Half a Life: A Novel

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Knopf Doubleday Publishing Group, Apr 23, 2009 - Fiction - 224 pages
14 Reviews
In a narrative that moves with dreamlike swiftness from India to England to Africa, Nobel Laureate V. S. Naipaul has produced his finest novel to date, a bleakly resonant study of the fraudulent bargains that make up an identity.

The son of a Brahmin ascetic and his lower-caste wife, Willie Chandran grows up sensing the hollowness at the core of his father's self-denial and vowing to live more authentically. That search takes him to the immigrant and literary bohemias of 1950s London, to a facile and unsatisfying career as a writer, and at last to a decaying Portugese colony in East Africa, where he finds a happiness he will then be compelled to betray. Brilliantly orchestrated, at once elegiac and devastating in its portraits of colonial grandeur and pretension, Half a Life represents the pinnacle of Naipaul's career.


From the Trade Paperback edition.
 

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Review: Half a Life

User Review  - Seema Dubey - Goodreads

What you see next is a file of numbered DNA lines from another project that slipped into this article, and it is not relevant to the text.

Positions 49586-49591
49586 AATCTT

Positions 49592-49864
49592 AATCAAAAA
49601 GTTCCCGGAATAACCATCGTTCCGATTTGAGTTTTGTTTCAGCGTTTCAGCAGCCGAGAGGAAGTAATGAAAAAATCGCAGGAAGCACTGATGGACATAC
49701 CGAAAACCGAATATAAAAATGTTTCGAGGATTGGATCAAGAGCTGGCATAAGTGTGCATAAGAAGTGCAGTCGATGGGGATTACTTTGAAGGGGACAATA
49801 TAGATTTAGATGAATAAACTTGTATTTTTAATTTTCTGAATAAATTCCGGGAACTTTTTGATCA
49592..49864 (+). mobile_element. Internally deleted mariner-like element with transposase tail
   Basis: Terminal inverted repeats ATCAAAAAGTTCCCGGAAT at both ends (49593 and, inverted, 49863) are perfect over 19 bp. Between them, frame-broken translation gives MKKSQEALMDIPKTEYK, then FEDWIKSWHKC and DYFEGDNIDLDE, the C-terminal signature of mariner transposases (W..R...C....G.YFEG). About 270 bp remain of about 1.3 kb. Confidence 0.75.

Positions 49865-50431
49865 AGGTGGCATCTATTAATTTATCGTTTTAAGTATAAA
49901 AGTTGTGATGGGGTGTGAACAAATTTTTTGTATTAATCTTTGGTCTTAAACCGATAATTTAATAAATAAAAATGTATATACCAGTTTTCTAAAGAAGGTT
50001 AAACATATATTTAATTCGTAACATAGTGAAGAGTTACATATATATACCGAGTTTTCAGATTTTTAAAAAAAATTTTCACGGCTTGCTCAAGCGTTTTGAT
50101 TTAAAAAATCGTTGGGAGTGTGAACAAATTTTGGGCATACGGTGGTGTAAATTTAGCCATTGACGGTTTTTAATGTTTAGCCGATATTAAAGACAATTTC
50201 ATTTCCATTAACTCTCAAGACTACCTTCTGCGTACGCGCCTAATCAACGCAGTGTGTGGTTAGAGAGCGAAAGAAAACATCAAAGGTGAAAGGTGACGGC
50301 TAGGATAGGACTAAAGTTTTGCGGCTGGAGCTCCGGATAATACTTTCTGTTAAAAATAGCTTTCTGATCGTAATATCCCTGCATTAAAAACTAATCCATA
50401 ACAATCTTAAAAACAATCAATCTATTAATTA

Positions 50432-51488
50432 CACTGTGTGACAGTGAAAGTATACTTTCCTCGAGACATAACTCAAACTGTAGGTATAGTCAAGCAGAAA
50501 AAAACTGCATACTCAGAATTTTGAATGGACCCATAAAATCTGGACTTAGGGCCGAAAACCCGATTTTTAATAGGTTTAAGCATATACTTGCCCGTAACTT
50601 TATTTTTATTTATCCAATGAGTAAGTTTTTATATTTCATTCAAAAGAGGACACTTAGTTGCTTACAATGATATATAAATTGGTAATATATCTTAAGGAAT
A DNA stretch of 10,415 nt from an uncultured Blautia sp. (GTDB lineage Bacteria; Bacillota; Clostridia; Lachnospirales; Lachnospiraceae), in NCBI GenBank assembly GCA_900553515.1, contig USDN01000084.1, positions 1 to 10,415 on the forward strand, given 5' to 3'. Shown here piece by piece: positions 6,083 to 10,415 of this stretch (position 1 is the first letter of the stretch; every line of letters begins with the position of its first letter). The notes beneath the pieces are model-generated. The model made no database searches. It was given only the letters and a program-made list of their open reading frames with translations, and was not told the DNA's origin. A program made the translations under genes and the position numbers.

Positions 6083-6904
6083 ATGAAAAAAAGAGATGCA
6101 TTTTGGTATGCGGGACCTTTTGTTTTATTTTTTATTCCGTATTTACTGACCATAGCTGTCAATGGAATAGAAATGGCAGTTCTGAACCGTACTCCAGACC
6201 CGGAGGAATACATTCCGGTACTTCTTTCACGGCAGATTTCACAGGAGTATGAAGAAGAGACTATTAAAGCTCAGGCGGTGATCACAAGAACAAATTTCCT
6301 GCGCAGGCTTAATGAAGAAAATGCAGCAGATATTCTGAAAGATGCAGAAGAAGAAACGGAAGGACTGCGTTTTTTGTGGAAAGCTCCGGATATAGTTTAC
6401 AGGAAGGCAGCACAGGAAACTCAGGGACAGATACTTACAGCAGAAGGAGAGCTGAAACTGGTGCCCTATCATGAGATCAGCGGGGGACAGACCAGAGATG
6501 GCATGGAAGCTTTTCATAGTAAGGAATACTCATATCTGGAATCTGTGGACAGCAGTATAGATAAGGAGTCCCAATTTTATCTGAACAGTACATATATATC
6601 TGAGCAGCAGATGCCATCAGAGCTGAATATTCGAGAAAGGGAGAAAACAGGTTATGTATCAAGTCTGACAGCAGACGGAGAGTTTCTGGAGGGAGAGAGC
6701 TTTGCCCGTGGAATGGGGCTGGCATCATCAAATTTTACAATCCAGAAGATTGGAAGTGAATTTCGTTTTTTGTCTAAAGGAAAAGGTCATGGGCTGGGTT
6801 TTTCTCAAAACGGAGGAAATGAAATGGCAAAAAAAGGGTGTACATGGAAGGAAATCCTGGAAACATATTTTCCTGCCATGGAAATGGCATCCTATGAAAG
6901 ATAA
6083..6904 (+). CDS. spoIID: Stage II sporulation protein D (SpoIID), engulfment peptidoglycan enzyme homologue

I resisted reading Naipaul for a long time, not having the desire to read a writer with a warped sense of what India is and who Indians are. Finding the bias ridiculous that w/o reading I would not ... Read full review

Review: Half a Life

User Review  - Satyabrat Mishra - Goodreads

No book has ever made me laugh as much as half a life. There was a point ( the story of King Cassota and the beggar queen by Wily ) when I closed the book, sat staring at the wall and laughed my heart ... Read full review

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About the author (2009)

V. S. Naipaul was born in Trinidad in 1932. He went to England on a scholarship in 1950. After four years at Oxford he began to write, and since then he has followed no other profession. He is the author of more than twenty books of fiction and nonfiction and the recipient of numerous honors, including the Nobel Prize in 2001, the Booker Prize in 1971, and a knighthood for services to literature in 1990. He lives in Wiltshire, England.


From the Trade Paperback edition.

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